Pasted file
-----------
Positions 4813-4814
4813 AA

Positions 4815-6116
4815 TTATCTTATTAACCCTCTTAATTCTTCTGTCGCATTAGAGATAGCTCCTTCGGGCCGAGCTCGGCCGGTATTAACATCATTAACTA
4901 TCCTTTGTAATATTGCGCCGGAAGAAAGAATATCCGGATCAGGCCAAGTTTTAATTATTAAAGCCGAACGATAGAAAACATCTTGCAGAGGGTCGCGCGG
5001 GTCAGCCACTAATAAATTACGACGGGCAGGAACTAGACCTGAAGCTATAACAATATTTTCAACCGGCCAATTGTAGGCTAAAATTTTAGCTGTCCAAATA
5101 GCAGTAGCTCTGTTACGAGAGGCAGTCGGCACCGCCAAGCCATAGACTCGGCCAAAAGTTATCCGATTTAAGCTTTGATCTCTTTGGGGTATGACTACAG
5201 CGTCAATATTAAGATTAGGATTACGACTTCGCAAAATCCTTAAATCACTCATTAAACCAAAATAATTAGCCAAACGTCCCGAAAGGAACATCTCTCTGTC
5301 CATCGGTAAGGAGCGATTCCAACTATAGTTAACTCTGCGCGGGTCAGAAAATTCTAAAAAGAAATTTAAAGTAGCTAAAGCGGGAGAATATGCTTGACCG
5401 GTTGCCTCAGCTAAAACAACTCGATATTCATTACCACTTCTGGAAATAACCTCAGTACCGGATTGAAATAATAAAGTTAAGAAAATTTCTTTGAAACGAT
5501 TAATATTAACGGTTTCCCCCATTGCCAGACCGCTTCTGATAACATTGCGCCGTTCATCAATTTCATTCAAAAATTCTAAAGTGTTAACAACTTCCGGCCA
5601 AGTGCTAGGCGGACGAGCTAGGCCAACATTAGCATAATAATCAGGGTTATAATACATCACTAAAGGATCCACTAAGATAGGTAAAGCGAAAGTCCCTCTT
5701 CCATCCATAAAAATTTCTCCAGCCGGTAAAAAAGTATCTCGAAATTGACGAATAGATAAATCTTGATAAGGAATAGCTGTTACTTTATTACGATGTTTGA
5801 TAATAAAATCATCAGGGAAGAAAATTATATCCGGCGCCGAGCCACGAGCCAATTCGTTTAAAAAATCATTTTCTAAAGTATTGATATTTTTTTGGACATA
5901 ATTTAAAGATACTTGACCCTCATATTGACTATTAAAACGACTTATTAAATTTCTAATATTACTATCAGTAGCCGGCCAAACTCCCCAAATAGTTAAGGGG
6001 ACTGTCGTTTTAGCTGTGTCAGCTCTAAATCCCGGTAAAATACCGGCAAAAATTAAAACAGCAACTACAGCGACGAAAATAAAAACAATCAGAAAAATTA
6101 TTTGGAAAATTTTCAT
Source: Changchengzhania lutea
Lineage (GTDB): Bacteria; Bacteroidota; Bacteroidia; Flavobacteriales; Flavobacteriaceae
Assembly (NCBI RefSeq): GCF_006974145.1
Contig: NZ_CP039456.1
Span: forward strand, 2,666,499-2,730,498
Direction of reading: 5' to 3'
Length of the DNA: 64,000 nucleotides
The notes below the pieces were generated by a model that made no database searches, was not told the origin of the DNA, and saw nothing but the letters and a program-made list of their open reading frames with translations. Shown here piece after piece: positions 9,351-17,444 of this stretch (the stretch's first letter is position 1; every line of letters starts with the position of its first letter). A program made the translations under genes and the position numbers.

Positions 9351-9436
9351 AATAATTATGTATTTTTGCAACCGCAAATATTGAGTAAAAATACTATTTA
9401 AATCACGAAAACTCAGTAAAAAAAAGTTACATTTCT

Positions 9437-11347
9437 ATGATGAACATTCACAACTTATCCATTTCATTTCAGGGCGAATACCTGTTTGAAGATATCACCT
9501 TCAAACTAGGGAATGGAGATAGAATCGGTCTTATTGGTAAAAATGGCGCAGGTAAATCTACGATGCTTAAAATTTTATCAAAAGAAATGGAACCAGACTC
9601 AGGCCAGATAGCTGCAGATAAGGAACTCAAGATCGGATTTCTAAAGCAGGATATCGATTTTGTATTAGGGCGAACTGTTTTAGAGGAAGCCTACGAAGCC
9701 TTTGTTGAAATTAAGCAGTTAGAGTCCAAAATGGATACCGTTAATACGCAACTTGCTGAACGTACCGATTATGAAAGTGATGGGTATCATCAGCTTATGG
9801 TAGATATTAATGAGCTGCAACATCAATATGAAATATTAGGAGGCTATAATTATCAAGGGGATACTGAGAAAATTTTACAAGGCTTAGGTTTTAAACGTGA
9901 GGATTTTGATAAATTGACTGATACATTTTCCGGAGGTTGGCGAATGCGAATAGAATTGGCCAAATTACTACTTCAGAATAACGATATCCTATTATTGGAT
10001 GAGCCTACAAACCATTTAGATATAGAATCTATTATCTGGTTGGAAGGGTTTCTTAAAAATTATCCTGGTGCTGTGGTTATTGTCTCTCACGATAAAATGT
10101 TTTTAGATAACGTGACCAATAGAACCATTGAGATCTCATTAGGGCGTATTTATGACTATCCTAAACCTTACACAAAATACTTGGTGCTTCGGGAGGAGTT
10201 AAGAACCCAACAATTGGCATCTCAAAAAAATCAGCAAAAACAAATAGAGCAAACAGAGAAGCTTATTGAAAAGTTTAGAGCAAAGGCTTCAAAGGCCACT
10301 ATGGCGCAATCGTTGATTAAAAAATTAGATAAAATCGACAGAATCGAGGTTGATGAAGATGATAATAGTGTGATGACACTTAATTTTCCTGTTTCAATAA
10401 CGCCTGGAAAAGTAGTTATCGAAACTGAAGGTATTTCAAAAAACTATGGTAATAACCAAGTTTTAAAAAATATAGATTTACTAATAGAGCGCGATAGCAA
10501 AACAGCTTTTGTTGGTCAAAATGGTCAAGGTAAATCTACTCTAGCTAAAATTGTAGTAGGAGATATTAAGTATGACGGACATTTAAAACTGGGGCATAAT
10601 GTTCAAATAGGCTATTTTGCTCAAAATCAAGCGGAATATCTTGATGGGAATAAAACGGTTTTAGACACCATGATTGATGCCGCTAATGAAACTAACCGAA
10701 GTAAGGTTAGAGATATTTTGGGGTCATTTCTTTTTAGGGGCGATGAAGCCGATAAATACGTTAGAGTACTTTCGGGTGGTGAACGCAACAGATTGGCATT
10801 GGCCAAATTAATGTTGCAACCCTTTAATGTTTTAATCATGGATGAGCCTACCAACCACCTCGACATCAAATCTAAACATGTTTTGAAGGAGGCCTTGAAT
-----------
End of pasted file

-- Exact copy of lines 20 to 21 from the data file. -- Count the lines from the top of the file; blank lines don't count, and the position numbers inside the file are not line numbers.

Assembly (NCBI RefSeq): GCF_006974145.1
Contig: NZ_CP039456.1